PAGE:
Where MLB teams will finish in 2016 and why

National League: Will 2016 Be the Cubs’ Year?

1. Cubs: The loveable losers won big last year, winning 24 more games than they did in 2014 and reaching the NLCS ahead of schedule. Free agent acquisitions Jason Hewyard, John Lackey and Ben Zobrist join the team’s young core and make the Cubs a favorite to reach their first World Series since 1945 and perhaps even end their 108-year title drought.

2. Cardinals: It wasn’t a great offseason for the Redbirds, but Mike Matheny’s club still has more than enough talent to reach a sixth consecutive postseason. The club signed Mike Leake to replace Lackey, ace Adam Wainwright is healthy again and young outfielders Stephen Piscotty and Randal Grichuk appear ready to replace the production of Jason Heyward.

3. Mets: The Mets reached the World Series last season behind four young flame-throwing pitchers, and the team could be even better this season. While Yoenis Cespedes is back for a full season and Zach Wheeler will return to the rotation in July after missing all of 2015, the Mets’ chances for a second NL East title in a row could hinge on a breakout season from outfielder Michael Conforto.

4. Giants: The 2010, 2012, and 2014 world champions are loaded again in 2016. Johnny Cueto and Jeff Samardzija bolster San Francisco’s rotation, and Denard Span gives the club a true leadoff hitter to reach base in front of run-producers Matt Duffy, Buster Posey and Hunter Pence.

5. Pirates: Clint Hurdle’s talented team is stuck behind the league’s two best teams in the NL Central. Pittsburgh’s young outfield of Starling Marte, Andrew McCutchen and Gregory Polanco is one of baseball’s best, and adding on-base machine John Jaso helps the lineup. New starting pitchers Jon Niese and Ryan Vogelsong must contribute for Pittsburgh to reach a fourth consecutive postseason.

6. Dodgers: Zack Greinke spurned Los Angeles and joined the Diamondbacks, but new pitchers Scott Kazmir and Kenta Maeda should be productive in his place. Perennial Cy Young contender Clayton Kershaw will keep the Dodgers afloat, but unless top prospect Corey Seager exceeds expectations and Yasiel Puig returns to form, new manager Dave Roberts’ first season will be a disappointment.

7. Nationals: Washington slumped down the stretch in 2015 and missed the playoffs, and the downward spiral could continue under Dusty Baker in 2016. Bryce Harper and Max Scherzer will excel, but there’s no clear rotation replacement for Jordan Zimmermann, and shortstop prospect Trea Turner must succeed right away in place of Ian Desmond.

8. Diamondbacks: Arizona made an offseason splash, signing Greinke and trading a big part of its farm system for Shelby Miller. Those acquisitions won’t be enough to get the Diamondbacks to the postseason, as the rotation remains unproven behind the two new stars and the lineup is still thin outside of Paul Goldschmidt and A.J. Pollock.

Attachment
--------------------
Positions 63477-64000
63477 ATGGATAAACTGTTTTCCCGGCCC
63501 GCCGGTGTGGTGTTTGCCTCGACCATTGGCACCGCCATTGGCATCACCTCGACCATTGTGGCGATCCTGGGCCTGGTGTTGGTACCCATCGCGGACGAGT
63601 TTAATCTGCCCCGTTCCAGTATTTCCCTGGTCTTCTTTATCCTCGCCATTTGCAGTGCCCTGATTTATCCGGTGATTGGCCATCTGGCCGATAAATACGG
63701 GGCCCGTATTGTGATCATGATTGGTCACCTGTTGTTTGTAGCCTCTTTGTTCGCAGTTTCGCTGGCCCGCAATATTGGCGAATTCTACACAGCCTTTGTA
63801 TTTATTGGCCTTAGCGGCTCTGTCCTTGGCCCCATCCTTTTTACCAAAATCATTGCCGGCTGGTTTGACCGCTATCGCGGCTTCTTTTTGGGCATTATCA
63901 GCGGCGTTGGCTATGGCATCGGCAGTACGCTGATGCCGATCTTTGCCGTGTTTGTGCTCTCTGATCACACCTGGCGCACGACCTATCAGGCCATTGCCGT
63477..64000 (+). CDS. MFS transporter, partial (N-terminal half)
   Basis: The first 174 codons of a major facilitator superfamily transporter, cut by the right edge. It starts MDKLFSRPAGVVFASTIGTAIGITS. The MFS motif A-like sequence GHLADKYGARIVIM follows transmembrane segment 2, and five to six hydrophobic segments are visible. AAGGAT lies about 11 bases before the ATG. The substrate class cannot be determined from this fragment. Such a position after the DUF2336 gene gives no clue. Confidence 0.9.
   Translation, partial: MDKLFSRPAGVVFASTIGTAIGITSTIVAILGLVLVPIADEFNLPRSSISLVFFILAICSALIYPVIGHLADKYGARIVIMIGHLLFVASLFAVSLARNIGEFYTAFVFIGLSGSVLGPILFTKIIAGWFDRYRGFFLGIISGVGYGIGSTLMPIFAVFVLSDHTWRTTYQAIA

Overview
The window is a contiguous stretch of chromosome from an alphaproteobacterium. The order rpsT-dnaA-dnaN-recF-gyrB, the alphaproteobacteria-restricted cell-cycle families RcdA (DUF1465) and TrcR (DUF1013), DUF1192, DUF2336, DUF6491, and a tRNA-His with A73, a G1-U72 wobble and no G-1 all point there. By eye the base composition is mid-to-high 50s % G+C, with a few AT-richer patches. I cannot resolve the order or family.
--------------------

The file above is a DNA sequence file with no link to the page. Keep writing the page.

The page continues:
9. Marlins: Full seasons from Giancarlo Stanton and Jose Fernandez can only help the Marlins, who should feature a promising young lineup in Don Mattingly’s first season. If the young starting pitchers behind Fernandez and Wei-Yin Chen continue to develop, the Marlins could make some noise.

10. Padres: San Diego swung for the fences last offseason and came up empty. The Padres dealt Craig Kimbrel and let slugger Justin Upton and innings-eater Ian Kennedy walk in the offseason, and young starters Tyson Ross and Andrew Cashner could be trade bait by midseason.

11. Cincinnati: The Reds traded pitchers Cueto and Mike Leake at last year’s trade deadline, and then dealt closer Aroldis Chapman and third baseman Todd Frazier this offseason. Joey Votto isn’t going anywhere, and his bat, combined with young pitchers Raisel Iglesias and Anthony DeSclafani, should keep Cincinnati out of the NL Central cellar.

12. Colorado: One-time star shortstop Troy Tulowitzki is gone, and his replacement Jose Reyes is currently on paid leave. The team didn’t seek starting pitching improvements in the offseason, and outfielders Carlos Gonzalez and Charlie Blackmon could be dealt before season’s end.

13. Atlanta: The Braves dealt shortstop Andrelton Simmons and pitcher Miller this offseason, receiving several pitching prospects and potential superstar shortstop Dansby Swanson in return. The future looks bright, but this season will be a struggle, as a patchwork rotation holds down the fort until prospects arrive.

14. Milwaukee: New GM David Stearns took the wrecking ball to Milwaukee’s roster, dealing Jean Segura, Khris Davis, Adam Lind and Francisco Rodriguez. Outfielders Domingo Santana and Brett Phillips are bright spots, but it will be a tough season at Miller Park.

15. Philadelphia: After trading Cole Hamels and Jonathan Papelbon at the deadline, the Phillies shipped reliever Ken Giles to Houston in the offseason. It will be another long season in Philadelphia, but the prospects for the future (led by pitchers Aaron Nola and Jerad Eickoff) are starting to arrive.